On average, your employee handles two mobile devices within the workplace, with 30+ apps on each. Some of those third-party apps were created after spending millions of dollars on usability and user experience research. Coming from that experience to one where every piece of information is trapped behind layers of authentication and loading times is a productivity killer. Even a delay of a few milliseconds while navigating a mobile app has been proven to severely degrade user experience.
What’s worse, your enterprise mobility solution may inadvertently encourage employees to look for third party solutions on their personal devices. Most of these are unmonitored, filled with potentially malicious apps, and likely susceptible to data theft.
Instead of creating an enterprise app, based on market research and decision-makers’ opinions alone, factor in employees’ preferences. Ask them what productivity apps they prefer and why. You can also test the enterprise app you create on a small group representing the workforce and then incorporate their feedback.
Have a ‘Usability First’ Approach
While implementing enterprise mobility solutions, organizations place security first. While security is crucial, forcing it into the early stages of development drastically restricts your creativity and, ultimately, the app’s capabilities.
Therefore, start by creating the best possible app that your employees will love and then figure out how to mitigate risks by implementing security measures at appropriate points. Remember – your goal should be to minimize resistance for employees so that they can use the app to its full potential.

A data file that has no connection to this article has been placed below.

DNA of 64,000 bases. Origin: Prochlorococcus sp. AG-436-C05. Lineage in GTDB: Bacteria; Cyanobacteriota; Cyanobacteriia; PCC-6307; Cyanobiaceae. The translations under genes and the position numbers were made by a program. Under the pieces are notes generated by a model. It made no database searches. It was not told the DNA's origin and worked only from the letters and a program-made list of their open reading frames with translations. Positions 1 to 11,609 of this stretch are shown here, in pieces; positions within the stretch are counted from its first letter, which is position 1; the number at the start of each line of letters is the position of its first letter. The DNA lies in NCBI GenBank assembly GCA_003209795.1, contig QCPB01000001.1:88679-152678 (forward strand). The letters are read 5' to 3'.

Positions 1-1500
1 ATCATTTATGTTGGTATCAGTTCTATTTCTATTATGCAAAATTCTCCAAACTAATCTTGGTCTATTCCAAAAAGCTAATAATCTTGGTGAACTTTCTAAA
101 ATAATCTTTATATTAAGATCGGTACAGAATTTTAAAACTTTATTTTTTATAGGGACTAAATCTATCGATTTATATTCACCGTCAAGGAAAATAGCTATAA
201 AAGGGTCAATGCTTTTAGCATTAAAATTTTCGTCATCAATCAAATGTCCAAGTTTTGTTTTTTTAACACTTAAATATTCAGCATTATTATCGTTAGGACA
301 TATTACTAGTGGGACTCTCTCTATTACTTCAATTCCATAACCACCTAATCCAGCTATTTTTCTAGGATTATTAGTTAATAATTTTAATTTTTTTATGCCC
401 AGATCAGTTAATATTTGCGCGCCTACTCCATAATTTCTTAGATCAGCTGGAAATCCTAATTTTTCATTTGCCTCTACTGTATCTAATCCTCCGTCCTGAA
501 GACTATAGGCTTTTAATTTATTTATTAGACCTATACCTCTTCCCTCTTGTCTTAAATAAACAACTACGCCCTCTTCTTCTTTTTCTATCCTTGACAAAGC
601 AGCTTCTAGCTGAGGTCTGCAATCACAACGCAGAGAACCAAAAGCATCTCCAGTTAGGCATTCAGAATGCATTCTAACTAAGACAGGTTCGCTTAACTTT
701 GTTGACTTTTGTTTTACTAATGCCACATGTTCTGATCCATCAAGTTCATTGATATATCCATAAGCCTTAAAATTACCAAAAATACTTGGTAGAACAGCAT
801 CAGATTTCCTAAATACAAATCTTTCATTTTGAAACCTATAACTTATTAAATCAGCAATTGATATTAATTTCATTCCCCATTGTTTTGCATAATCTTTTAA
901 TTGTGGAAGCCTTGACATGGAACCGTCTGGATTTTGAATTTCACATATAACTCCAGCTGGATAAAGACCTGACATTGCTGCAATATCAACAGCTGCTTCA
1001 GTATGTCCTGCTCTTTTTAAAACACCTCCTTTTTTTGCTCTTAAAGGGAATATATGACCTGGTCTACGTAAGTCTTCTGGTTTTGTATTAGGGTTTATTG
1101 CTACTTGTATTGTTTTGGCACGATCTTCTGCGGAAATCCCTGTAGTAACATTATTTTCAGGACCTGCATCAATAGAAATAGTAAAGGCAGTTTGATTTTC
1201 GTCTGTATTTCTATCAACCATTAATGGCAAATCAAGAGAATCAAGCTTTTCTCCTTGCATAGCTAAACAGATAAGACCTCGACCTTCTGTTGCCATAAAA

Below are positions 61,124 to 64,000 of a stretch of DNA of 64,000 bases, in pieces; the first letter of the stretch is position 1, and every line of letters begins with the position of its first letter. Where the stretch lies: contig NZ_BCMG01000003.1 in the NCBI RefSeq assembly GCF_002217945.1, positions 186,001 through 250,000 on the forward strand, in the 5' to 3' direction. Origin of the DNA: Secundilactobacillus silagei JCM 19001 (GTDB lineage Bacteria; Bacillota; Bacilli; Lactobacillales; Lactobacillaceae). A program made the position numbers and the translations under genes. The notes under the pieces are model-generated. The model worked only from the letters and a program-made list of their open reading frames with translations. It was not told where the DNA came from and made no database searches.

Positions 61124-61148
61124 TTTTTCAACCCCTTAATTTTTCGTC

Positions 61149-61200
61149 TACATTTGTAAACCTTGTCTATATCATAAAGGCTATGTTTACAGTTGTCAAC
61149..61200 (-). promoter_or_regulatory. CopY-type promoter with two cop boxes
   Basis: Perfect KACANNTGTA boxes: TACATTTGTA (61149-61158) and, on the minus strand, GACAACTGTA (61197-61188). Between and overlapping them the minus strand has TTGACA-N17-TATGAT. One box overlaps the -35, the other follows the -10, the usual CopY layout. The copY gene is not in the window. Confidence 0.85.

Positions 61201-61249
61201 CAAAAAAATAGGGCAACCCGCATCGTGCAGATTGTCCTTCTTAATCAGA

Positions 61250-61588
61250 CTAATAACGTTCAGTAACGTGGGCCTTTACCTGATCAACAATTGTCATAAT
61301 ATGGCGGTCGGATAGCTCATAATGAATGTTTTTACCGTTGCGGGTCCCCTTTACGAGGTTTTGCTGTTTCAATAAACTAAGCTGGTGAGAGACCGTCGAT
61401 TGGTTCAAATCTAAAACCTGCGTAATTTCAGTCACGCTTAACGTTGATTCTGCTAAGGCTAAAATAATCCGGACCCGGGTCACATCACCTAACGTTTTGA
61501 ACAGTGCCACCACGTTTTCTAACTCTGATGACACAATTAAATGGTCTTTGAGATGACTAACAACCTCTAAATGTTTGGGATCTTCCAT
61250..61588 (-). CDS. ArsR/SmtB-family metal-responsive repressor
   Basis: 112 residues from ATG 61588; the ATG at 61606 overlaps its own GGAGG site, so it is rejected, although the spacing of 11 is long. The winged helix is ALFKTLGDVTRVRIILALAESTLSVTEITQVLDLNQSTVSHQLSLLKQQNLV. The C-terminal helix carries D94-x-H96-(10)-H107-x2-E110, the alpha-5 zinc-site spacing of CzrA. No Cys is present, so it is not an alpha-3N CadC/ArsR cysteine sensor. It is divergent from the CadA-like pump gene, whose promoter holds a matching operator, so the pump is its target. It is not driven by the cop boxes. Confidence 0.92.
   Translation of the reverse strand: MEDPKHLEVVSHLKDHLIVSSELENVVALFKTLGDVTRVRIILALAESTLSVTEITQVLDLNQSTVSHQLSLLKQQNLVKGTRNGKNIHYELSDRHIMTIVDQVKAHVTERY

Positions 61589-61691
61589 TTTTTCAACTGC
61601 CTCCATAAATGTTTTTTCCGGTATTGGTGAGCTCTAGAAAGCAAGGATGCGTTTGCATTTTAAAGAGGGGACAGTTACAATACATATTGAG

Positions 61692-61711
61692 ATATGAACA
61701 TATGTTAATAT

Get Employee Feedback Throughout the Development Cycle
Asking for employee feedback at the end of the development process may be too late. By then, your organization would have spent many hours and dollars on developing your enterprise app. And if it doesn’t meet users’ expectations, your app will be more of a burden and a waste of resources.
With that in mind, schedule regular testing while the app is still under wraps. Extensive beta testing with real life networks and a range of devices will benefit the usability of the final product. Furthermore, it helps discover potential security lapses which can’t be reproduced in a controlled environment.
Invest in Infrastructure and Policies
By the end of this year, Gartner predicts that over 40% of companies will require employees to provide their own mobile devices for work related purposes. With so many devices flooding in, some policies and systems must be implemented for the effective management and security of data. The following can be useful in this regard:
- An extensive Mobile Device Management system helps monitor device activities and alerts malicious activity.
- Rigorous vetting procedures ensure devices are eligible for your enterprise mobility program.
- Secure VPNs allow the safe transmission of data to and from corporate servers.
- Standard operating procedures allow data on stolen devices to be wiped out remotely.
Security and usability should go hand-in-hand to create a robust enterprise app that empowers employees, while protecting personal and organizational data. Security should never seriously impact usability or the other way around. The balance is achievable, but a lot of planning needs to precede the development stage in order to effectively pull it off.